Sunday, 18 October 2009

Summer Sunday Markets

There's nothing like doing something a bit different to keep life interesting. A friend decided to have a stall at the first of the Summer Sunday Markets to be held at Ruakaka. Nothing spectacular, just to flog off knick-knacks, odds and ends that have been in storage for ages. Another friend and I volunteered to help.

My friend's little stall

The weather in October can be a bit changeable and today was true to form. It wasn't too bad to start with, a tad cold and windy but it just got worse. A few light showers of rain, stronger winds. There weren't all that many people wandering around and very few appeared to be buying. When we'd been there about four hours a nasty squall passed over, no, passed through. (I'm not very good at describing the weather, am I? It's not something I tend to focus on.) My mate's umbrella suffered a broken stay, although we managed to get anything that could be damaged by water under the table and out of the rain.

That little event sorted out the true market people from the oncers. People like us who had a little stall set up under an umbrella decided this wasn't such a great idea and wasn't all that much fun anyway, so they packed up and headed for home. The regular market people, in their more sturdy structures obeyed the rules and stayed. (Yes, there were rules that said stall holders must not leave until at least 2 pm.)

Hopefully, the Summer Sunday Markets will grow and become a success. By this time next month there will be a lot more weekenders and holiday makers around and maybe people will be buying for Christmas.

Anyway, I was happy. At the stall right next to us was a lady selling well established plants and I found a couple of young trees that I have just the right spot for in my garden. At another stall I scored a wire basket and now I will smile every time I see it because to me one of life's cheerful sights is a wire egg basket.

As GB commented on my previous post, "To be happy with the simple things can take many years of devoted practice." And I'm now reaping the rewards of my years of devotion.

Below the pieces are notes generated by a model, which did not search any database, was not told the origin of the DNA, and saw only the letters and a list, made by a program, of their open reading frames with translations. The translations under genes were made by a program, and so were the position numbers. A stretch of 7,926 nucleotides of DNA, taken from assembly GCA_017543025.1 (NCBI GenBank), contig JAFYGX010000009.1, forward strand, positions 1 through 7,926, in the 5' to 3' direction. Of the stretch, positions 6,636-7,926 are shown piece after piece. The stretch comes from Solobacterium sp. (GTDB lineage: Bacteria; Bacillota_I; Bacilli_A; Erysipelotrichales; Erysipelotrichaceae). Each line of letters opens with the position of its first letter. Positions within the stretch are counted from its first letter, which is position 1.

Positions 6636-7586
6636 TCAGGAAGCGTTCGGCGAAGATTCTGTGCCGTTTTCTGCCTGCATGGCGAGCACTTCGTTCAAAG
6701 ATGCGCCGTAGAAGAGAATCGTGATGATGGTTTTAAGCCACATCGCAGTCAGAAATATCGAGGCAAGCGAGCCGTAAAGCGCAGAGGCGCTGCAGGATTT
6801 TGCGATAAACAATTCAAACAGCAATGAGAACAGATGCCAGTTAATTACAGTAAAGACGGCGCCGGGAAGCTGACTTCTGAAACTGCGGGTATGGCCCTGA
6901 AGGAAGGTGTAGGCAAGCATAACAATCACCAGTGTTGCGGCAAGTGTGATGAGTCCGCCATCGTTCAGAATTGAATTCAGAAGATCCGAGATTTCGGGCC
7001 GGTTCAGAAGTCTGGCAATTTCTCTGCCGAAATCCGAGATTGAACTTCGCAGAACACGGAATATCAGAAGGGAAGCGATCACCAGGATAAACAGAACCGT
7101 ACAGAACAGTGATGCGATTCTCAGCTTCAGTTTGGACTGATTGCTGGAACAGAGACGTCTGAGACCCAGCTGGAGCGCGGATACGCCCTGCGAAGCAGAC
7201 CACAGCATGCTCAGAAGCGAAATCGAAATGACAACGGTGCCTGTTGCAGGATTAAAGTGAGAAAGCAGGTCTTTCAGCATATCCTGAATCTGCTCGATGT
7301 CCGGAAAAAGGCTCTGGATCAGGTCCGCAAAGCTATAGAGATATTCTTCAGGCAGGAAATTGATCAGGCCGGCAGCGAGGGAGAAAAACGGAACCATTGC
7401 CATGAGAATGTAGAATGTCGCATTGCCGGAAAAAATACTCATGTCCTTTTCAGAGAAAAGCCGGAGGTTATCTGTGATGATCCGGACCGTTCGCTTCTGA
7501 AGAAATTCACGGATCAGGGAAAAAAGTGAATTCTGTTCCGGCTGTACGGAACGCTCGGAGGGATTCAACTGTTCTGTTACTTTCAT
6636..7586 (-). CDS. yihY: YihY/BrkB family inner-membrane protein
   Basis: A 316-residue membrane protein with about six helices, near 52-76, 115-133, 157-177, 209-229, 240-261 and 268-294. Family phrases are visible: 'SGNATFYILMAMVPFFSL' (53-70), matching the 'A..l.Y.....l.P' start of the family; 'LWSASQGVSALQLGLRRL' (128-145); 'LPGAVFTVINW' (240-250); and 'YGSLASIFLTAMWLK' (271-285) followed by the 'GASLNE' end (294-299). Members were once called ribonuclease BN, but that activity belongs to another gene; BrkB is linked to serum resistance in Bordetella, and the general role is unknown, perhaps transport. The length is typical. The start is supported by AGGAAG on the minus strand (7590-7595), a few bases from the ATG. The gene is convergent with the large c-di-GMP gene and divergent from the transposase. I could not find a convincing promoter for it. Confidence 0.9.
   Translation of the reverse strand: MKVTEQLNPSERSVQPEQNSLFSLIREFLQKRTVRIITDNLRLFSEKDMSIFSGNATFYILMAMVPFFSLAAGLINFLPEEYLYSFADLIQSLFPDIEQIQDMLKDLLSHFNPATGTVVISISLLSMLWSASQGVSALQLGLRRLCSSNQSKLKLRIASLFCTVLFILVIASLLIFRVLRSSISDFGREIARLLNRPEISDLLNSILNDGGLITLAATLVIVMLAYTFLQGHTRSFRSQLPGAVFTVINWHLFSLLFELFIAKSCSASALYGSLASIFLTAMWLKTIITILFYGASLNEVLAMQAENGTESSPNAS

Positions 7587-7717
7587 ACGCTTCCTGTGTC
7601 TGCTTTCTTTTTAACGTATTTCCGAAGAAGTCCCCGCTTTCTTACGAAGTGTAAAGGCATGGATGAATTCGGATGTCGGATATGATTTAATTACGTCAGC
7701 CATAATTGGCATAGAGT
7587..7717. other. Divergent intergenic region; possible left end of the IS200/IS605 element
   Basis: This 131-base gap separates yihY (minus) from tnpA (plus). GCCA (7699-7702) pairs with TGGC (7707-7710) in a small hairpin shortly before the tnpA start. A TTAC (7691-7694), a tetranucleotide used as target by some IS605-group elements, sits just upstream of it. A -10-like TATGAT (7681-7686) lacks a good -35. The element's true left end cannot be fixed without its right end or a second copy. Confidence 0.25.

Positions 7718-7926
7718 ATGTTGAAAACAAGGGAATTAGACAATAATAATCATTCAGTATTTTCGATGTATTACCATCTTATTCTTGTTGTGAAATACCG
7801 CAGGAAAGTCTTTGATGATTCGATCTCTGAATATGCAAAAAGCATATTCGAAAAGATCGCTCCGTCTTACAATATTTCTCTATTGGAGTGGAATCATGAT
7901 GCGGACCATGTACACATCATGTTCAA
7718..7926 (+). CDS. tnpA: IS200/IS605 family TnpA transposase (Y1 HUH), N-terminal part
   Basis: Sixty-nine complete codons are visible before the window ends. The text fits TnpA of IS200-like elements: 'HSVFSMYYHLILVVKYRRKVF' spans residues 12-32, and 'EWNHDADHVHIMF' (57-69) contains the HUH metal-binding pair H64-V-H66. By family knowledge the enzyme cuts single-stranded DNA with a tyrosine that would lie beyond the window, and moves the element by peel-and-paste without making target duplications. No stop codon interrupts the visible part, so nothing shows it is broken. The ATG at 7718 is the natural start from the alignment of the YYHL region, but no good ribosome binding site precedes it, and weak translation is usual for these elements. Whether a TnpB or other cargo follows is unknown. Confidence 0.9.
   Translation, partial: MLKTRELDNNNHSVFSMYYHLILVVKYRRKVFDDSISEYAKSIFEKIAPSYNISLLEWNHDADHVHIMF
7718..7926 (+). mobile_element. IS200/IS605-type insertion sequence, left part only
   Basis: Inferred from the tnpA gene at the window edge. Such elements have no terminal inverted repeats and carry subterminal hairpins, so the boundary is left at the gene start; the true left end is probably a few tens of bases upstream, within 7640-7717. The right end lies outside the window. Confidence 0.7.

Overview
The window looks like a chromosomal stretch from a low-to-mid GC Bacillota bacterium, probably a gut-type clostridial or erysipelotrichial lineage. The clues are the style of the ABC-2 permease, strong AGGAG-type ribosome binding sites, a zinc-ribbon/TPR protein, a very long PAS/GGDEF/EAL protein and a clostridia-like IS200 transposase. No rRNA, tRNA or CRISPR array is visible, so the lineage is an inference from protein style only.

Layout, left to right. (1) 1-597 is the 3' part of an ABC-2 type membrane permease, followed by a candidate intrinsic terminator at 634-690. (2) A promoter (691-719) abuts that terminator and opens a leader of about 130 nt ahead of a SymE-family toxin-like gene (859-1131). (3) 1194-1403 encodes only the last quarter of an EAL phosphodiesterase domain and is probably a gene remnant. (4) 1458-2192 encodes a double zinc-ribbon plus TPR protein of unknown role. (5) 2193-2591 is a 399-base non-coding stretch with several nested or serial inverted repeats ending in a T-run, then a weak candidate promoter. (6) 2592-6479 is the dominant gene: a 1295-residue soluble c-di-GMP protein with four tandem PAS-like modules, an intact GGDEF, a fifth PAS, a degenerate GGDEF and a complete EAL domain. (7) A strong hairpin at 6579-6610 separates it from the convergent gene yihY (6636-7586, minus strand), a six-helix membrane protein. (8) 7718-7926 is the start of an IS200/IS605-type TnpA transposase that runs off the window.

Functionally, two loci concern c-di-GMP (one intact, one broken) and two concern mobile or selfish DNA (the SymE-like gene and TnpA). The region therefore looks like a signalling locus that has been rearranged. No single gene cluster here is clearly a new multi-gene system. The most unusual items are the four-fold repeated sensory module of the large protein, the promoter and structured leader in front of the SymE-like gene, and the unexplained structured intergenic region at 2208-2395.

Saturday, 17 October 2009

A little girl in a big paddock

Usually I hear Georgia and her sisters approaching before I see them but this morning I looked out and there was Georgia trudging in her best party dress and gum boots across the paddock on her way to my place. Turns out she wasn't on her way to anything special. The hem on her best party dress had come adrift and needed mending and she wore it so she wouldn't forget to bring it for me to fix.

She was in one of her moods that don't require anyone or anything to entertain her. If you ask her what she's playing she will tell you it's "magination" play where she sends her "magination" (which is about as big as a nit) into her head to find something and then she plays it.

This part of the game looked rather serious.
My dog, Lewey, knows how to follow Georgia's instructions.

Even when he's not required as part of the game, Lewey is never far away. If she wanders from sight I just have to call the dog and whatever direction he comes from, that is where she will be. He's as devoted to her as I am.

Except, when she goes to visit the calves in the paddock beside the house, the dog knows to stay well away.

After playing quietly by herself all morning, she came inside and suggested we bake muffins. By the time we finished baking we could here the thump of a post being driven into the ground up at her home, so she trudged back home again to see what was happening there.

So I've had a lovely morning. Hope everyone's world is just as happy!

Thursday, 15 October 2009

Friday My Town Shoot Out - Sunrises and Sunsets

I'm not an early bird. Early morning and functioning are not things that work together for me. Therefore, I don't have any real sunrises. These three are about as close as I get to sunrise.

But a glass of wine and a sunset over the water - oh yes, I'm into that.

All the rest of the photos are taken from either my front deck or back steps. Back steps photos first:

Front deck, hope you don't get tired of that one tree and power lines that are in every shot.

This one was taken from a different spot on the farm:

Thanks, Sherri for this week's theme. Who doesn't love a sunset? I guess early birds love a sunrise too but I wouldn't know about that. I can't wait to visit others' blogs. I bet there will be some amazing shots this week.

Sunday, 11 October 2009

Licking the bowl

Yesterday I had extra help in the kitchen. Little Georgia and her Best Friend Ever, Archer made muffins. Georgia was very bossy, demonstrating her superior knowledge of my kitchen and telling him off for licking his fingers.

But isn't the best part of baking with the kids watching them licking out the bowl?